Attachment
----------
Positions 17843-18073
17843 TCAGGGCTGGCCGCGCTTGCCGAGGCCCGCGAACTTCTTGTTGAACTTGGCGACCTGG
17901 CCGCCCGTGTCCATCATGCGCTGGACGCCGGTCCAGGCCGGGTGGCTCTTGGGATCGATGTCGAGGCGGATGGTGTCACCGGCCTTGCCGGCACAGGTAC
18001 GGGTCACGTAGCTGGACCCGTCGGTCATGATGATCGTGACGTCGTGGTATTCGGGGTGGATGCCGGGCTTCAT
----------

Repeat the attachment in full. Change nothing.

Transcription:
Positions 17843-18073
17843 TCAGGGCTGGCCGCGCTTGCCGAGGCCCGCGAACTTCTTGTTGAACTTGGCGACCTGG
17901 CCGCCCGTGTCCATCATGCGCTGGACGCCGGTCCAGGCCGGGTGGCTCTTGGGATCGATGTCGAGGCGGATGGTGTCACCGGCCTTGCCGGCACAGGTAC
18001 GGGTCACGTAGCTGGACCCGTCGGTCATGATGATCGTGACGTCGTGGTATTCGGGGTGGATGCCGGGCTTCAT